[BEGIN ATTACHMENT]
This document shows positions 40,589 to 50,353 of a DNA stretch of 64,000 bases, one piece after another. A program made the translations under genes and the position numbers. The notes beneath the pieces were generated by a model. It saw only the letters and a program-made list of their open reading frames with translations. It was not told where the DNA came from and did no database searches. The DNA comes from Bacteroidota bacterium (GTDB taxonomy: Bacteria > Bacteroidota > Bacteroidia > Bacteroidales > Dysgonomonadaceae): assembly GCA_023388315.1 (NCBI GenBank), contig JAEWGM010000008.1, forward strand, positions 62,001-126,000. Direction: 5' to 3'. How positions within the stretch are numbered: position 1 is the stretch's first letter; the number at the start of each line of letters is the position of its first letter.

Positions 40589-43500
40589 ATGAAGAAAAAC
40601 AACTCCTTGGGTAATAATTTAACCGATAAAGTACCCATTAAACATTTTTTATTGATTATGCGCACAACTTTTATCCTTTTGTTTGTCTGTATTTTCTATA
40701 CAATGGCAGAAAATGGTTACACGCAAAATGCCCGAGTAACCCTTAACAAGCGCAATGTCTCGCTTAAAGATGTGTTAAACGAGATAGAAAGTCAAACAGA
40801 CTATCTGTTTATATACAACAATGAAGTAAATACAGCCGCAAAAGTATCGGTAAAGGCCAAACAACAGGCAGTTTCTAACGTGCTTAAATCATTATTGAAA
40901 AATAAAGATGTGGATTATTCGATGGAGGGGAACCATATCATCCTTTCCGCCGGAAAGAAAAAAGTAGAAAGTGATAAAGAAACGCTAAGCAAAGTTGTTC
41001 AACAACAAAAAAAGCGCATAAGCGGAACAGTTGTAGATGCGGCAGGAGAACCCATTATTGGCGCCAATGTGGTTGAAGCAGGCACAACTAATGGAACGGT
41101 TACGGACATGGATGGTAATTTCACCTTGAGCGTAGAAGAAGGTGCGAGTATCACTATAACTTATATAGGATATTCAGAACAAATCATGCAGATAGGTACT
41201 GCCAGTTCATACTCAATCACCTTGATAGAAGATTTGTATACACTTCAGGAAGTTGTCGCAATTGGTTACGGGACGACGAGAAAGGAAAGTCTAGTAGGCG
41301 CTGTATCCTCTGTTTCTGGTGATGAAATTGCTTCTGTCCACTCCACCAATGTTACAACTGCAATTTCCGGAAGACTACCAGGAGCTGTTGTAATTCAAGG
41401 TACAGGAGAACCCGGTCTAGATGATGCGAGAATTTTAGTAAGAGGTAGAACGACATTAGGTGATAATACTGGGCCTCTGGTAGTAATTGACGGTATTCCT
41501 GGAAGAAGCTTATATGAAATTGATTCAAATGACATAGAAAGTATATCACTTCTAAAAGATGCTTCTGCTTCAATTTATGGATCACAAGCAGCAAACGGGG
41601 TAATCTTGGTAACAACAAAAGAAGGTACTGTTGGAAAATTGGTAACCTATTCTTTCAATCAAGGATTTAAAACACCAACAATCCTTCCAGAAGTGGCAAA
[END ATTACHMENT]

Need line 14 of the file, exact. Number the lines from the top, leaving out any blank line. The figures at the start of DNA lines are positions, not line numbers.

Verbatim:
41601 TAATCTTGGTAACAACAAAAGAAGGTACTGTTGGAAAATTGGTAACCTATTCTTTCAATCAAGGATTTAAAACACCAACAATCCTTCCAGAAGTGGCAAA